Note: D'Val Westphal is an assistant editor and columnist for the Albuquerque Journal. She is best known as The Road Warrior, a monicker she adopted for a column she writes about road conditions in the city. After the departure of Leslie Linthicum, a front page columnist whose tastes and perspectives were often diametrically opposed to Westphal's, she (Westphal) was promoted to the front page and began writing about topics that had little to due with potholes, orange barrels, and traffic jams. One of those topics was education. The e-mail below was written in response to articles she wrote in March and May of 2015. The most recent article was about a middle school teacher who was retiring in disgust due to irresponsible and misguided school "reforms" that Ms. Westphal supports. The article appeared on the front page on the last day of the school year.
I wrote to you last week after your article on [retiring middle school teacher] was published. My e-mail was returned, so I thought I would write to you again.
After reading the article, I called Ellen Hur to see if she was really a teacher, as you state in your article. As it turns out, she is not. She was a teacher from 2001-2004 in a private school in Colorado. She never made it past what in NM is considered beginner, probationary teacher status. I don’t believe she is certified to teach in New Mexico. She was never subject to the punitive regulations of NCLB or RTTT and was never evaluated by NMTeach or anything like it. She has a masters degree in education, but she also has an MBA, the latter likely being the degree that got her the job at the NMPED. She is a product of Michelle Rhee’s TNTP, a right wing group that promotes private and charter schools, fast-track teacher certification, and other practices antithetical to public education in the U.S. She also worked for McKinsey & Co., a global financial management company for which David Coleman, principal author of the Common Core ELA standards, also worked. Coleman is associated with some of the most destructive elements of the “reform” movement, including invalid and excessive high stakes testing, teacher evaluations linked to that testing, school privatization efforts, the PARCC consortium, and so on.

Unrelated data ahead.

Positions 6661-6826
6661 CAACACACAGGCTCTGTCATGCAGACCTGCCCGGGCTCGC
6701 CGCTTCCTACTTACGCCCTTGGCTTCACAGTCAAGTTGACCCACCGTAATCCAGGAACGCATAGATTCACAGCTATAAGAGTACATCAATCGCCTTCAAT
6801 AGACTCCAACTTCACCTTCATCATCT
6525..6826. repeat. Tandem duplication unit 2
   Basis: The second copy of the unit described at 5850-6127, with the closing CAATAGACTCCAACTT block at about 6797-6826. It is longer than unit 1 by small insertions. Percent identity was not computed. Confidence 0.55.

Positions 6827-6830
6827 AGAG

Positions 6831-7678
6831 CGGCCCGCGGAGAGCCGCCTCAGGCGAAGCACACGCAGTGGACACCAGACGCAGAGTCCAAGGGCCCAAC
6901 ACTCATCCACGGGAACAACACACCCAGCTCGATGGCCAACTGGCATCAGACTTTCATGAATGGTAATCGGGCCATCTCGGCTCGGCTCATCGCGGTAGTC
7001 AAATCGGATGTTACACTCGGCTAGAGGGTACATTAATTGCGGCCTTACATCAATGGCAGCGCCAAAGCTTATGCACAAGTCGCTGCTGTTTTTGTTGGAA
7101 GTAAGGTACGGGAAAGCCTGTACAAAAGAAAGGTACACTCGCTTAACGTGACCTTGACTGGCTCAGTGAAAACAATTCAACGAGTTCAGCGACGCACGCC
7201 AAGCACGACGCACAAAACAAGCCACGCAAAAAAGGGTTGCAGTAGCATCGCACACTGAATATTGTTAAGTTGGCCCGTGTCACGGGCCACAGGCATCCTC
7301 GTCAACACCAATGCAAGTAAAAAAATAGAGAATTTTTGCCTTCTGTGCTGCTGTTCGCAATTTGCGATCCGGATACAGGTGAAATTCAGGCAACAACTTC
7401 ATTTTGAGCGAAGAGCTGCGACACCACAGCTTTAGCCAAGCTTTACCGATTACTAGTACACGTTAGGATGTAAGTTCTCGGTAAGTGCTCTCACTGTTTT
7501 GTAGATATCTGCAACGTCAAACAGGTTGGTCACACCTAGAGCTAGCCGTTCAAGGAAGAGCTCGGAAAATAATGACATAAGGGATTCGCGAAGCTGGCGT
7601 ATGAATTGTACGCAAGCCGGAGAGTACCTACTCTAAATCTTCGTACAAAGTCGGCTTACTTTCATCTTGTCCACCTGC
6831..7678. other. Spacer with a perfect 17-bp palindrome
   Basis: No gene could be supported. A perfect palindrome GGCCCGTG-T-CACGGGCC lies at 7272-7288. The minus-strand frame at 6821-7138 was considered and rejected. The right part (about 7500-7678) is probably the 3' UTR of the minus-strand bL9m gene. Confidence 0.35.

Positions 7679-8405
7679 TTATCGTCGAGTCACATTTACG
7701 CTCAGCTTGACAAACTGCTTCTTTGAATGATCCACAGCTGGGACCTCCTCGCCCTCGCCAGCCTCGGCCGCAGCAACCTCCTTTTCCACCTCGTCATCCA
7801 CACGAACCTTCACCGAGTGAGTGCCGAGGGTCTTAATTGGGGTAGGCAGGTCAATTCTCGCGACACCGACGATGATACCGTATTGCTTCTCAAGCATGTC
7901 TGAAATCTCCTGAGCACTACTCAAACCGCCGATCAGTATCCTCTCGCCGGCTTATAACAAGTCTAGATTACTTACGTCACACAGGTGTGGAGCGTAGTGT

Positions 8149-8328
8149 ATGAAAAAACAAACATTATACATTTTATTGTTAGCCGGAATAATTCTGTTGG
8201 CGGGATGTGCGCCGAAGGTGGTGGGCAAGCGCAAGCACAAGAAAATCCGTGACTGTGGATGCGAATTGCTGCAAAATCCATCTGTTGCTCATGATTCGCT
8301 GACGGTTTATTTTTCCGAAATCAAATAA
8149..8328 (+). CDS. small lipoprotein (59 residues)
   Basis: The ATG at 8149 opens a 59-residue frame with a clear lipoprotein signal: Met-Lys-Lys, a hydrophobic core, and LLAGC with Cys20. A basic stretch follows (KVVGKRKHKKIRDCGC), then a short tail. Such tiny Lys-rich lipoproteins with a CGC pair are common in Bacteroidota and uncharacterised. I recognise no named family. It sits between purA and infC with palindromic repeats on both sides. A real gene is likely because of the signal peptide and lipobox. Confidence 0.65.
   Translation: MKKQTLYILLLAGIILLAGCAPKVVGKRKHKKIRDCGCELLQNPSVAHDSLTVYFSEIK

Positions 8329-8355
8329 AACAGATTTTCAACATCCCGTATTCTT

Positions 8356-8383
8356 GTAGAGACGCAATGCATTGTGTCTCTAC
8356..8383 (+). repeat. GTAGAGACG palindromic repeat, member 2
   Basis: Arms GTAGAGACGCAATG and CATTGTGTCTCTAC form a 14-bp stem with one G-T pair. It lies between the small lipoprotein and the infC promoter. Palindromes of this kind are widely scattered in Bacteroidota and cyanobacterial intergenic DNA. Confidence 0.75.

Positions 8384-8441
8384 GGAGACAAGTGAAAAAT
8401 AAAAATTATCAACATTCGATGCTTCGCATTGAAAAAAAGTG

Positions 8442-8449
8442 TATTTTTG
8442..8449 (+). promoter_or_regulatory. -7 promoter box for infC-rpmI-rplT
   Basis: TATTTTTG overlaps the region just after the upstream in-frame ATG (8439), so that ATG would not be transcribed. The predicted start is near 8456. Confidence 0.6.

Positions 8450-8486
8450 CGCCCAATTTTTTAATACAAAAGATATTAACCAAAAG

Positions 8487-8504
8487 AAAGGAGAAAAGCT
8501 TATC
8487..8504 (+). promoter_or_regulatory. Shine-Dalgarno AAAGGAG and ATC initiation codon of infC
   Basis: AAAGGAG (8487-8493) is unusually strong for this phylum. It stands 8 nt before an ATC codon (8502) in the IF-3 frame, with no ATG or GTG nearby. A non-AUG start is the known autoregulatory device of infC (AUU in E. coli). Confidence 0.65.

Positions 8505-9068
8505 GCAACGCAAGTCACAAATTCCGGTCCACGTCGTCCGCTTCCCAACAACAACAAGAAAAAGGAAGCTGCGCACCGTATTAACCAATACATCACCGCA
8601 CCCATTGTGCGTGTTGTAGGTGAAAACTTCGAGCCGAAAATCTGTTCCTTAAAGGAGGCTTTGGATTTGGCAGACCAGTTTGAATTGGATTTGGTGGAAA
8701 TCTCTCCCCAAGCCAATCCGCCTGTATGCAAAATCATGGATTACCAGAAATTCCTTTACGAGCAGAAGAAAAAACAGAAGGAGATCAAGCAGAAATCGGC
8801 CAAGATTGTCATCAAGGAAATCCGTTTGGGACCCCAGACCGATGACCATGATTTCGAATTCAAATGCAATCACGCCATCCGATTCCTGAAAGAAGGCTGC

I inform you of this because I believe your statement that she is “also a teacher” is disingenuous, misleading, and deceptive, at best. Instead of referring to her as something she is not, perhaps to lend her credibility she does not have, an accomplished journalist of your stature should have taken five minutes to investigate her background and include what you found in her story. Five minutes is all it took me to discover the information above. If you had done that, you could have presented a more honest portrayal of Ms. Hur to your readers.
After your story was published, [retiring middle school teacher] wrote me an unsolicited e-mail. In that e-mail he made it clear that he felt you twisted his story in such a way as to make him and other teachers appear less favorable and the PED to appear more favorable to your readers. He stated that he had written a letter to the editor in which he was critical of NMTeach. Instead of publishing his letter, the Journal decided to do a story on him that essentially turned his critique of the system into a validation of it. He was not happy about it, and I don’t blame him.